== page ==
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Writer's book of stories set in mountain state
makes for a good read

by Norman Julian

(This article appeared in the Dominion Post Newspaper on June 2, 2002.)

    Sometimes when I really want to be nice to myself, I put aside other concerns to sit on the porch and read a good book.  And so it was with pleasant anticipation that I picked up Belinda Anderson's book of memorable short stories set in West Virginia.

    "The Well ain't Dry Yet" is an issue of Mountain State Press.

    I sought out the book after reading Anderson's account of how it came into being. Her narration appeared in the winter edition of Artworks, a tabloid newspaper for artists from the Division of Culture and History and the West Virginia Commission of the Arts.

    "It was every writer's dream -- a publisher wanted a collection of my short stories," says Anderson. Then, over several thousand "how-to" words, she narrates the story of how her book was born and nurtured. Birth and death and the intervening adventures on the journey might be seen as themes in her fiction, too.

    I especially liked the story "Hauling Evelyn," which addresses a dilemma not only in Appalachia but in mainstream America.

    The tale is about a single mother on hard times who hauls around in her car the ashes of her deceased sister Evelyn, undecided on what to do with them.

    "I wish everybody would quit hassling me," the living sister says. "... My great Aunt Wanda says it's sacrilegious to haul Evelyn around in a bucket in the trunk of my car. It's not a bucket. It's a black plastic container, like heavy-duty Tupperware. I've started locking the Impala, because I wouldn't put it past Wanda to try to swipe Evelyn."

    Like so many of her stories, this one puts characters into conflict both personal and cultural.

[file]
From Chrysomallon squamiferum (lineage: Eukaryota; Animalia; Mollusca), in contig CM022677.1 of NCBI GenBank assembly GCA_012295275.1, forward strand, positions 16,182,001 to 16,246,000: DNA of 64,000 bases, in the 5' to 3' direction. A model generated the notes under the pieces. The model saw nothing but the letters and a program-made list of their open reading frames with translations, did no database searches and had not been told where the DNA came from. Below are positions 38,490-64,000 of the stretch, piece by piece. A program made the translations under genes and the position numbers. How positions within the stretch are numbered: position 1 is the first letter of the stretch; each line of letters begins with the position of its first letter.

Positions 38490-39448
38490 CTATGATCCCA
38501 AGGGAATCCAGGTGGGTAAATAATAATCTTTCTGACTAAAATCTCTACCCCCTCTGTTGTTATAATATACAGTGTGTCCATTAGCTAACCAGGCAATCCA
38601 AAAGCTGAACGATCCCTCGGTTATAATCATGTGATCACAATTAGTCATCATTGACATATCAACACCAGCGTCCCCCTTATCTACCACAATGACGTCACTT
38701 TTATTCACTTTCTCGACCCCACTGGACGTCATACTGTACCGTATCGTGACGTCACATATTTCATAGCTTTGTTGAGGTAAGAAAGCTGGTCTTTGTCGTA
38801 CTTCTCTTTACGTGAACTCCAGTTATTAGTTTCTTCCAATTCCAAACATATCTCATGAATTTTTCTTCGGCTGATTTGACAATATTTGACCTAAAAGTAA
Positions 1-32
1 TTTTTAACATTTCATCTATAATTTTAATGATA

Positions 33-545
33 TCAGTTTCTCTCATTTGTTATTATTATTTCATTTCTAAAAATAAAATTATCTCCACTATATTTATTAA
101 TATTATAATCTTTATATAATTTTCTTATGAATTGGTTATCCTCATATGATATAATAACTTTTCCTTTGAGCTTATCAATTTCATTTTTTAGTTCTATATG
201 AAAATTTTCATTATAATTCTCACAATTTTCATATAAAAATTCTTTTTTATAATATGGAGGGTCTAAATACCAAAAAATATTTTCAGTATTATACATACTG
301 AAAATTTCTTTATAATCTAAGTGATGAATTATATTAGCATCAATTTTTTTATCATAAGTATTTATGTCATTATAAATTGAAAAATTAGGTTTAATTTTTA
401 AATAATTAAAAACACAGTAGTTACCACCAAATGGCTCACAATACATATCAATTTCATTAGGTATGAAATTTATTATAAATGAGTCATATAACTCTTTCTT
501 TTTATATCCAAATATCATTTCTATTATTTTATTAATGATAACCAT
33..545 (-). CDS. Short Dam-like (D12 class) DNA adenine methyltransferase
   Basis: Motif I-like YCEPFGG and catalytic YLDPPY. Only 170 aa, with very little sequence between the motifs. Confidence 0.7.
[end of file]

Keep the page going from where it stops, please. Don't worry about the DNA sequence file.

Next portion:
How do we deal with the costs of the dearly departed when juxtaposed against the needs of those who are alive, like the single mom's children?

    Eventually Anderson's characters work it out in a way that is believable and satisfying.

    As is the case with "Junior." This story is about a boy who is not wanted by the mother he lives with. The story starts: "Mommy's painting her fingernails. That means we're going to visit an uncle."
The "uncles" more accurately are boyfriends, or clients, or whatever. Anderson doesn't exactly spell that out. She does write in justice for Junior, though, when his mommy dumps him with his real father, a never-do-well near alcoholic down on his luck.

    His life's lament is an injury kept him from pursuing a baseball career in "The Bigs."

    He does well by his son in the end, though. In the final paragraph, the boys beams of his new life with his dad and grandma, "They want me."

    It is said that West Virginia spawns fine writers because there is more tragedy here than in most locales in the country where the American Dream is more readily accessible.

Anderson does not so much celebrate the common fate as see the dignity and potential of characters shaped by a society and environment that is not always benign.

    In the tapestry she weaves, the threads of suffering and triumph often blend in a way that satisfies.

    These stories form a microcosm of Appalachia. Reading them, I visualized several could be made into movies.

    Are there larger tapestries in the works for Anderson?